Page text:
Visualizing the visceral aspects of human movement to provide access to new sensory experiences.

I am interested in providing non-dancers with access to the sensory information that can motivate choreographic and improvisatory choices, as well as the emotional experiences the can be evoked by such sensory information. This is is motivated by a personal renaissance when I began to shift my attention from classical ballet to contemporary dance. I learned to pay attention to the physical sensation of moving my body in particular ways, which opened up channels for new proprioceptive, touch, and emotional experiences. It also provided a new input for choreographic choices, and I found myself inventing movements that felt good or uncomfortable. In several projects, I have attempted to provide greater information about what a movement feels like to an observer by visualizing motion capture data in different ways.

Most significantly, ProprioLoop is an interactive motion visualizer designed to train a mover's attention to consciously consider non-visual sensory input in the movement decision-making process. With visuals that amplify and highlight physically sensible differences in movement, such as sudden or sustained changes in momentum, the audience gains access to the more intimate, subjective experience of the mover.

ProprioLoop was born out of a project for MotionBank's 4th Choreographic Coding Lab in New York City. Our team, Caitin Sikora, Eozin Che, and Chanwook Min, aimed to explore decision making in the movement improvisational setting through motion capture and visualization. We hoped to make the proprioceptive and equilibrioceptive experiences of the dancer more visible to an observer.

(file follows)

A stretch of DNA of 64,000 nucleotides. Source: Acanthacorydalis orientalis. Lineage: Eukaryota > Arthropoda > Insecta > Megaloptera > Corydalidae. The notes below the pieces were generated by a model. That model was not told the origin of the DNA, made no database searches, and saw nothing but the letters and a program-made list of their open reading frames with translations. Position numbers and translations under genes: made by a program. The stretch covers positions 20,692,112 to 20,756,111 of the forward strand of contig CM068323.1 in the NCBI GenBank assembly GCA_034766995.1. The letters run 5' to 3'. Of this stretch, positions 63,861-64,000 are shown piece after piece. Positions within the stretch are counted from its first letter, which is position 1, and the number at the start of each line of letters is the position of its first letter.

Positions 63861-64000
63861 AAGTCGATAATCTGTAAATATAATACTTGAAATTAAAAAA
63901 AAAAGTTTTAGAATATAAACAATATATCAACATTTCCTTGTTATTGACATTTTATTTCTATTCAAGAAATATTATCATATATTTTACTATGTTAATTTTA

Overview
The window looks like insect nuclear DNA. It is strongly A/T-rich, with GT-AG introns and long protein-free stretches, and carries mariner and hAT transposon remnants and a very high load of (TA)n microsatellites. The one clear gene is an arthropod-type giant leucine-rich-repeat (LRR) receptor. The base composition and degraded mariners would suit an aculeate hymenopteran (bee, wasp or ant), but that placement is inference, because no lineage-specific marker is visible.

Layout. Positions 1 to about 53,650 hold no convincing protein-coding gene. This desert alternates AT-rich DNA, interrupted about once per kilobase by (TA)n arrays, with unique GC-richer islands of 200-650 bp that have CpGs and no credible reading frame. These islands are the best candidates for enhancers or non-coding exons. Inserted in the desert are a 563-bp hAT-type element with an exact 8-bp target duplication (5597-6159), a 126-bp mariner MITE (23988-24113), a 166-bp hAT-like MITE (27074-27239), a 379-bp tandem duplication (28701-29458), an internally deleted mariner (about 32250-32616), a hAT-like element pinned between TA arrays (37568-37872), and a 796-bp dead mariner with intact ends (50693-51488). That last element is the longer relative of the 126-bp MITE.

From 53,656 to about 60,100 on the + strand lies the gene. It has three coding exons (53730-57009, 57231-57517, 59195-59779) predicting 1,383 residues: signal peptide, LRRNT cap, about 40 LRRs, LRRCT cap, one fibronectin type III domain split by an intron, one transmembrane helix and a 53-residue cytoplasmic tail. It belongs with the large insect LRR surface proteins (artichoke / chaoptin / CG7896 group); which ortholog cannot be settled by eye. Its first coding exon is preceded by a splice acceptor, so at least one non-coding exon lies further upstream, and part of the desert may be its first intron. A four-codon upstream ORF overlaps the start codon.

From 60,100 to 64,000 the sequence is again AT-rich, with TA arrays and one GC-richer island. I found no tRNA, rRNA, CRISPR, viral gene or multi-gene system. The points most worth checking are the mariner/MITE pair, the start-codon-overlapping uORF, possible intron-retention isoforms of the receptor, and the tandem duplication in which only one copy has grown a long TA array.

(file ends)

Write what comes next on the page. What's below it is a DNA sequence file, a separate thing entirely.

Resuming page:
At the onset of the Choreographic Coding Lab, our team had recorded motion capture data for improvisations focused on three decision-making models. As we learned more about moving in the motion capture system and working with the data, we decided it could be useful to create an app to visualize physical parameters of human movement like momentum, center of mass, and acceleration for dancers to use as an improvisational training tool. Dancers could use the visualization to determine how accurate and honest they were being to choices based on these parameters.

  • Collaborators: Eozin Che, Chanwook Min
  • Proprioloop was demonstrated at Hacking Arts Festival 2015 at MIT Media Lab.

Special thanks to Choreographic Coding Lab 2015.


Visualizing Movement from Caitlin Sikora on Vimeo.

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